Saturday, December 18, 2021

Stendhal Meets Rossini / Who Crows for You?

Above Bantam, comic shadow caricature by British artist Charles Henry Bennett, Victorian illustrator.


Stendhal (Marie Henri Beyle), author of The Red and the Black, describing an incident in a visit to Italy in 1817—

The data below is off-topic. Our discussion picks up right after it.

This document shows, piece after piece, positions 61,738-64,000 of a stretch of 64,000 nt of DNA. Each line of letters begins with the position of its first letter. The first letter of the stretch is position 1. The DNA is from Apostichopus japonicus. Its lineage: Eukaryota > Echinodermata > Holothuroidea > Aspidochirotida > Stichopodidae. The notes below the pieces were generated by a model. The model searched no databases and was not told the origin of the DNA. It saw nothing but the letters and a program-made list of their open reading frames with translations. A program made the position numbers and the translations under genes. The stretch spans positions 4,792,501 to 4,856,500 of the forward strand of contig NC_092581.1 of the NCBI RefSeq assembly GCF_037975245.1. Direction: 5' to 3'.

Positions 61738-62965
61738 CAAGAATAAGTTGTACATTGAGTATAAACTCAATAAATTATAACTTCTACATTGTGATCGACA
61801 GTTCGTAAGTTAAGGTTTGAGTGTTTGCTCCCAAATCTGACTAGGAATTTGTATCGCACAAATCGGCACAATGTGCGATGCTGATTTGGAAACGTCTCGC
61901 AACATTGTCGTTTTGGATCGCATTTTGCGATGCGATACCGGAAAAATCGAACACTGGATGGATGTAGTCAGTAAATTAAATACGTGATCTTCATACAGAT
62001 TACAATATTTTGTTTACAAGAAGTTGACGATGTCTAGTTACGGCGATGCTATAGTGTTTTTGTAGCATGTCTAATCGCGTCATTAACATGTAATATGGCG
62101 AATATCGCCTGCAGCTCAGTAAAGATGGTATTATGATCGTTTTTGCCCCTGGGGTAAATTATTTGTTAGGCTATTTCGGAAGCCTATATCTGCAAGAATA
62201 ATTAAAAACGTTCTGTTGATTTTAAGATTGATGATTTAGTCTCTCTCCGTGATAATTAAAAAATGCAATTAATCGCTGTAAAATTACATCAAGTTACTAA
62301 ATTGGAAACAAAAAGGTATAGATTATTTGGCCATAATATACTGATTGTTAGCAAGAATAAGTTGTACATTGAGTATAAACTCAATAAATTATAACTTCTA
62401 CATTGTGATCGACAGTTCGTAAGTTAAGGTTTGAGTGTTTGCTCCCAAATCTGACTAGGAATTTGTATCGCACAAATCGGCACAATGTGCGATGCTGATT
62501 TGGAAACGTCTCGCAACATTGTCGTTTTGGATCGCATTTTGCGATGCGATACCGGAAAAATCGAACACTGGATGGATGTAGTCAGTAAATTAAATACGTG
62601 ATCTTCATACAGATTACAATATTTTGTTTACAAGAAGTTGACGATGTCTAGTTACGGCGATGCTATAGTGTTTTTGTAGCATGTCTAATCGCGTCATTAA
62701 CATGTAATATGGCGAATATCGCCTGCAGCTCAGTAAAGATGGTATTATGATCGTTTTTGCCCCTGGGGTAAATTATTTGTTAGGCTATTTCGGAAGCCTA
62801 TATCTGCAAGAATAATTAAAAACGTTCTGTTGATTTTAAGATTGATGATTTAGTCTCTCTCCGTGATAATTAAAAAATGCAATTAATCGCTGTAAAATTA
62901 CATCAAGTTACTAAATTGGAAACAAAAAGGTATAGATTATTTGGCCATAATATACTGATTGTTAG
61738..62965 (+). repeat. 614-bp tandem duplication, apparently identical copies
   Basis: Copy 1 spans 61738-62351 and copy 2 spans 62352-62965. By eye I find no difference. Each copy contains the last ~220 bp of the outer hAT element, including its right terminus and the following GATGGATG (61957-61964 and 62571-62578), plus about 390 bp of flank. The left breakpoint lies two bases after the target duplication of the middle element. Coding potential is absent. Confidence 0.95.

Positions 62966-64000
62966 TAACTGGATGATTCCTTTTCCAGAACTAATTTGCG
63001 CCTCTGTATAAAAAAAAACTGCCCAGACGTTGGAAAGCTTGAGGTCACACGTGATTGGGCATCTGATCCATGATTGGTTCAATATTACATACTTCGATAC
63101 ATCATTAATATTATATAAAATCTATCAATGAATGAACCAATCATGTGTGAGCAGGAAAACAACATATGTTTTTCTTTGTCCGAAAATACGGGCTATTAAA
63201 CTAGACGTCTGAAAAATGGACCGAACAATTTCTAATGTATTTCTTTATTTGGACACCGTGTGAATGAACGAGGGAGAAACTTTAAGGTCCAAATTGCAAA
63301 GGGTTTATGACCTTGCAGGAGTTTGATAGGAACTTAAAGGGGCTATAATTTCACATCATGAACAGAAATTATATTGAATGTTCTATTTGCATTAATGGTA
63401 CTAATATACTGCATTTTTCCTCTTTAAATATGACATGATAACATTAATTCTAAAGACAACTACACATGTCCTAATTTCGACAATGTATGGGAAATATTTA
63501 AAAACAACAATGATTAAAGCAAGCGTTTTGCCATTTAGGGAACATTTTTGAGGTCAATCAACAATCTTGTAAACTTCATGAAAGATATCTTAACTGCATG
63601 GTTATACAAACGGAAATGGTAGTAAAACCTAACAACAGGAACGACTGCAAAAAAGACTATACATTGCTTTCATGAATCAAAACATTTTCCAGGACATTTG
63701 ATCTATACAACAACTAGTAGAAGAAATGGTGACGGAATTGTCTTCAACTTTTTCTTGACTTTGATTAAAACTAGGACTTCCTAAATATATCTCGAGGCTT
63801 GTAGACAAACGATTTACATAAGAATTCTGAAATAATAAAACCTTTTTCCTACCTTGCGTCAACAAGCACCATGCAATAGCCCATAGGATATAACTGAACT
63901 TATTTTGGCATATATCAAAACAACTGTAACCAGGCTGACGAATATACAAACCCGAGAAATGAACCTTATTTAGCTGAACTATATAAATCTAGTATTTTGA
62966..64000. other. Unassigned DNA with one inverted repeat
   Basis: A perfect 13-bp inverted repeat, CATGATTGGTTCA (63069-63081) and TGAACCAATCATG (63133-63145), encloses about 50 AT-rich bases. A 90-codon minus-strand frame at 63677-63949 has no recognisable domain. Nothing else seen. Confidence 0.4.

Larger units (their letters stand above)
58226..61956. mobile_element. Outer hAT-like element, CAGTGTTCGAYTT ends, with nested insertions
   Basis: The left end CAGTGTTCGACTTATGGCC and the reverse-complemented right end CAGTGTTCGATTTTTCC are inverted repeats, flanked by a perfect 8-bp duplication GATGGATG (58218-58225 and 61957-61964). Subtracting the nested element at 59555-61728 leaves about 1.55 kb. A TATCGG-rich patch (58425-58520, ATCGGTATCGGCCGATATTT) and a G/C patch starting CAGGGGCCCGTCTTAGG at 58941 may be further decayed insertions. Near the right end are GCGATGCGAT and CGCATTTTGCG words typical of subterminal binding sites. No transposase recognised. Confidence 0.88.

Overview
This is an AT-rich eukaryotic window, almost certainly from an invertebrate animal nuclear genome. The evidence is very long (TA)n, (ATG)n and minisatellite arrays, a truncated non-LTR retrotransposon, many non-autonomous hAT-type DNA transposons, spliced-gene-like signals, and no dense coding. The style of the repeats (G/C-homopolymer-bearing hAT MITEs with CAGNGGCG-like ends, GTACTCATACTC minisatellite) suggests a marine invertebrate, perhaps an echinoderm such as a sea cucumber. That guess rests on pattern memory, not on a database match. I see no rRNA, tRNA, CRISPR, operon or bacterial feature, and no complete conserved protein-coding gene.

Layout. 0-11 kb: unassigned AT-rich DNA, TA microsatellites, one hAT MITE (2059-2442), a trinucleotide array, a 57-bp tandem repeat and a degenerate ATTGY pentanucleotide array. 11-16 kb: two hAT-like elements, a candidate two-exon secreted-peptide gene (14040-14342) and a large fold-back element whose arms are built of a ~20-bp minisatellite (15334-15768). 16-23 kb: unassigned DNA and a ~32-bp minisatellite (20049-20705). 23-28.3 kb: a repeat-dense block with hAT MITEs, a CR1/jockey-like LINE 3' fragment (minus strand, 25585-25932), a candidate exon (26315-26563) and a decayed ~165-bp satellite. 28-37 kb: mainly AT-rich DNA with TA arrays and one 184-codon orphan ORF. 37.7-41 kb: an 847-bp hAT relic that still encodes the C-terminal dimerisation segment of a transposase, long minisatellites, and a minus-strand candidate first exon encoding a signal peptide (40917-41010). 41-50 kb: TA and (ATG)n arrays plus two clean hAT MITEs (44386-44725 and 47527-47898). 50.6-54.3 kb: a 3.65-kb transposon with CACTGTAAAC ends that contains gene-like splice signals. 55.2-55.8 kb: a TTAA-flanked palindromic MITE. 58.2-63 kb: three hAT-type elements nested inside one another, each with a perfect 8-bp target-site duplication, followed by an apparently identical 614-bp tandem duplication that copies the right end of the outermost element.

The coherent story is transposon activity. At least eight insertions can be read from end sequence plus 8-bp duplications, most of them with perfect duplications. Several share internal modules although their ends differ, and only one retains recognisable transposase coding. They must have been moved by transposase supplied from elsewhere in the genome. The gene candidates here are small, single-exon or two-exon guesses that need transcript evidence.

We halted in Terracina, and there…we were invited to take supper with a party of travellers newly arrived out of Naples. Gathered about the table, I observed some seven or eight persons, amongst whom, in particular, my eyes lighted upon a fair-haired young man, of some five or six-and-twenty years of age, astonishingly handsome in spite of a slight touch of baldness. I pressed him for news of Naples, and in particular, of music in that city: he answered my curiosity with answers that were clear-cut, brilliant and humorous. I enquired of him whether, when I reach Naples, I might still hope to see [Gioachino] Rossinis Otello. I pursued the topic, asserting that, in my opinion, Rossini was the bright hope of the Italian school; that he was the only living composer who had true genius as his birthright. At this point I noticed that my man seemed faintly embarrassed, while his companions were grinning openly. To cut a long story short, this was Rossini.